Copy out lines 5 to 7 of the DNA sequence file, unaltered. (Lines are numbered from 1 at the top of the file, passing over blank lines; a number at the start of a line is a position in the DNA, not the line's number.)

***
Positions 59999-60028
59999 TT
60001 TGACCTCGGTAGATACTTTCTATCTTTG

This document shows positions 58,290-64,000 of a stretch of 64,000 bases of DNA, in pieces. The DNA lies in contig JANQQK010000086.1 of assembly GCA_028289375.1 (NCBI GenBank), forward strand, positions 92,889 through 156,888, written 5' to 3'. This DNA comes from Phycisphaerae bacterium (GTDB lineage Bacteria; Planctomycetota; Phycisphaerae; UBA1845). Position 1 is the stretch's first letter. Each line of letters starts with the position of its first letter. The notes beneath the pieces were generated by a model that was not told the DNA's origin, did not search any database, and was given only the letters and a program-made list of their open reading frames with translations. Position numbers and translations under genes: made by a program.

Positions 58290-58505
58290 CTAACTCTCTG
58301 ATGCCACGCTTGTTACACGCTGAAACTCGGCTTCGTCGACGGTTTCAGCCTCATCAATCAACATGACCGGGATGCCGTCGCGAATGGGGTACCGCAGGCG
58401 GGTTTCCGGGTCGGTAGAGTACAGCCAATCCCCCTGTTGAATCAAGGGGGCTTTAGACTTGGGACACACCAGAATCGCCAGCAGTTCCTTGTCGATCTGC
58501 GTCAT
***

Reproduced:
Positions 58290-58505
58290 CTAACTCTCTG
58301 ATGCCACGCTTGTTACACGCTGAAACTCGGCTTCGTCGACGGTTTCAGCCTCATCAATCAACATGACCGGGATGCCGTCGCGAATGGGGTACCGCAGGCG